- Thin Slices: If you want thin slices of burdock root, use a sharp knife to cut it into thin, even rounds. This is often used for making yamagobo or adding burdock root to stir-fries or other dishes.
- Julienne or Matchsticks: To create matchstick-shaped pieces, slice the burdock root into thin strips, about 2-3 inches in length. These matchstick-sized pieces are commonly used in stir-fries, salads, or for pickling.
- Chunks or Batons: If you prefer larger pieces, cut the burdock root into shorter, chunky batons. This is useful when using burdock root in soups or stews.
- As you cut the burdock root, you may notice that it has a tendency to darken upon exposure to air. To prevent discoloration, you can soak the cut burdock root in water with a little bit of vinegar or lemon juice. If you are pickling it, place it directly into the pickle mixture.
You can make your own yamagobo with a few simple ingredients:
- Burdock root (gobo): you can find this at your local Asian or Japanese specialty store in the produce section.
- Rice vinegar: used to pickle the gobo.
- Sugar: for added sweetness and to balance out the tanginess.
- Salt/Soy sauce: used to add saltiness to the pickling juice.
- Water: add more water, if needed, to fully submerge the burdock root.
- Carrot powder or red/orange food coloring: using carrot powder or food coloring will give yamagobo it's classic color since burdock root is naturally white. This is totally optional and it won't affect the taste.
How to make yamagobo (Japanese pickled burdock)
Step 1: In a jar, combine hot water and sugar. Mix until the sugar dissolves. Then, stir in the rice vinegar, soy sauce, and salt. Set aside and let the mixture cool down.
Step 2: Peel and cut the burdock root into sticks. Put it into the jar and add more water, if needed, until the burdock root is fully submerged.
Step 3: Store in the fridge for up to 2 months.
How to serve yamagobo
Yamagobo, or pickled burdock root, can be served in various ways. Here are a few popular serving suggestions:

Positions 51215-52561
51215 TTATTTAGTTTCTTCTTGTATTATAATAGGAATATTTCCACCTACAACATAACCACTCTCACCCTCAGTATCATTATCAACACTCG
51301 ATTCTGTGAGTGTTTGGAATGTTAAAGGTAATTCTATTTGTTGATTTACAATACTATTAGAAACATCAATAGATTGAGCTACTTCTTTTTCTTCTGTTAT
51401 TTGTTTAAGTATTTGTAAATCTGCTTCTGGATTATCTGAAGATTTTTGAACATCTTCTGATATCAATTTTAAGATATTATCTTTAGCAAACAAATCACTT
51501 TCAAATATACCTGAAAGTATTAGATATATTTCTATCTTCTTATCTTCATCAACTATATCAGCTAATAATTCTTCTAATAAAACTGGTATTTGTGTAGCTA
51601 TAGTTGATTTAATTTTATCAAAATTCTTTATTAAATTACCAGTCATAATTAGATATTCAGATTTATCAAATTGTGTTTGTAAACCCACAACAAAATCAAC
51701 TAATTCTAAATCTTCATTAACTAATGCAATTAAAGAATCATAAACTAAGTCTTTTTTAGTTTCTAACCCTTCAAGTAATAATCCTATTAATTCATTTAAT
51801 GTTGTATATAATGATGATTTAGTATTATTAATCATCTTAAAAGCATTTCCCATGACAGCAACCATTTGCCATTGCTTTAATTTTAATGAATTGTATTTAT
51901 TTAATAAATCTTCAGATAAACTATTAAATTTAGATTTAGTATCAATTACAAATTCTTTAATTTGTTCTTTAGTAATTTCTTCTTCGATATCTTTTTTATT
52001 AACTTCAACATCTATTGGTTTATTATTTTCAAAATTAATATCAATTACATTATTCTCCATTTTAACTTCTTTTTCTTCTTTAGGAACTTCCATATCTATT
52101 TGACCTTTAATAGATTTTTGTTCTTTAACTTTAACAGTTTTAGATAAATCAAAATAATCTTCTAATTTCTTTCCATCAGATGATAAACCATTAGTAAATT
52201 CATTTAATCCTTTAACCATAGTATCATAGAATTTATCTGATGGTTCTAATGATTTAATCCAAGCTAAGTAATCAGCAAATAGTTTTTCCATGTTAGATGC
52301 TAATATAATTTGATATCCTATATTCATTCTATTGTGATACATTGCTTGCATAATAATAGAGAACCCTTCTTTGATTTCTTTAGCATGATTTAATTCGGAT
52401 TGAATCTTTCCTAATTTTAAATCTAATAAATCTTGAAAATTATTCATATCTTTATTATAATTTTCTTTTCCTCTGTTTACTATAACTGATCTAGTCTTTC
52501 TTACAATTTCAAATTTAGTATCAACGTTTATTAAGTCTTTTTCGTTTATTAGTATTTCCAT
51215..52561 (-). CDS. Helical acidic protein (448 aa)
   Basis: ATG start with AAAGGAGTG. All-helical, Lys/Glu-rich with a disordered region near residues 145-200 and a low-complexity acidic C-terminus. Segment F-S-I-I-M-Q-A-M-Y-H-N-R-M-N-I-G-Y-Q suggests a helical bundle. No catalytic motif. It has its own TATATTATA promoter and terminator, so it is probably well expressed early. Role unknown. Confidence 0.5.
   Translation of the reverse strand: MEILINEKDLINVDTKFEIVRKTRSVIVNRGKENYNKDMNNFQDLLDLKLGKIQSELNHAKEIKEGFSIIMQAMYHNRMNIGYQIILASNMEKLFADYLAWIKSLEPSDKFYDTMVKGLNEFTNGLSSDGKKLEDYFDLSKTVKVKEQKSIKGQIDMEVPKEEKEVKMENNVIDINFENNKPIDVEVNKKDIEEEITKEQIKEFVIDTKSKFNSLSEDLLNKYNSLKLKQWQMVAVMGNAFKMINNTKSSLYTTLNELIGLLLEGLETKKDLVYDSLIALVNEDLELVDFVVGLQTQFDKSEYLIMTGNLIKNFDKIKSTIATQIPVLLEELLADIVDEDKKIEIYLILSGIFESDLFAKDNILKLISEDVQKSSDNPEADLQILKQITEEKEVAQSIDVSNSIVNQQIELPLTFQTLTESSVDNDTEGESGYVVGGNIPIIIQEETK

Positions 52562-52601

- Sushi Rolls: Yamagobo is a common ingredient in sushi rolls, particularly in the popular California Roll. It adds a crunchy texture and a unique flavor. Simply place a strip of yamagobo alongside other ingredients such as sushi rice, fish, and vegetables, and roll it up in a sheet of nori (seaweed). Here is an easy gobo sushi recipe.
- Side Dish: Serve yamagobo as a side dish alongside other Japanese dishes. It can be enjoyed on its own, providing a refreshing and tangy element to the meal. You can also serve it with a dipping sauce or alongside other pickled vegetables.
- Salad: Add yamagobo to salads for an interesting twist. Slice or julienne the yamagobo and toss it with mixed greens, your choice of vegetables, and dressing. The pickled flavor and crunch of yamagobo can enhance the overall texture and taste of the salad.
- Bento Box: Include yamagobo in a Japanese-style bento box meal. Place a portion of yamagobo alongside other items like rice, grilled meat or fish, steamed vegetables, and other pickles. It adds color, flavor, and texture to the bento box.
- Garnish: Use yamagobo as a garnish for various dishes. Its vibrant color and unique taste can be used to enhance the visual appeal and flavor profile of a plate. Sprinkle thin slices or strips of yamagobo on top of sushi, noodle dishes, or even soups for an added touch.
How to store yamagobo
After opening the package or container of yamagobo, store any unused portion in the refrigerator. Place it in an airtight container or resealable plastic bag to prevent exposure to air and moisture. It is best to consume it before the expiration date on the package.
If you have homemade yamagobo that is immersed in pickling liquid, make sure it remains submerged while in storage. The pickling liquid helps preserve the yamagobo and maintains its flavors. Ensure the container is tightly sealed to avoid any leaks.
Generally, pickled burdock root can be stored in the refrigerator for a few weeks to a couple of months.
If you have a large quantity of yamagobo or want to extend its shelf life further, you can consider freezing it. Transfer the pickled burdock root to an airtight freezer-safe container or freezer bag, removing as much air as possible before sealing. Frozen yamagobo can last for several months, but it's best to consume it within the first two to three months for the best quality.
Thawing: When you wish to use frozen yamagobo, thaw it in the refrigerator overnight or immerse the container in cold water to speed up the process.
Yamagobo (Japanese Pickled Burdock)
- ½ pound burdock root (gobo)
- ½ cup rice vinegar
- ½ cup sugar
- ½ tablespoon salt
- ½ tablespoon soy sauce
- ⅔ cup hot water (heat in microwave for 1 minute)
- 2 teaspoons carrot powder (or 3-4 drops orange food coloring)
- In a jar, combine hot water and sugar. Mix until the sugar dissolves. Then, stir in the rice vinegar, soy sauce, and salt. Set aside and let the mixture cool down.
- Peel and cut the burdock root into sticks. Put it into the jar and add more water, if needed, until the burdock root is fully submerged.
- Store in the fridge for up to 2 months.
- The warm water is used to dissolve the sugar. Let the pickling juice cool before adding the burdock root.
- Carrot powder or food coloring is added because the root turns brown after some time but it is optional. You do not need to use this and it won't affect the taste.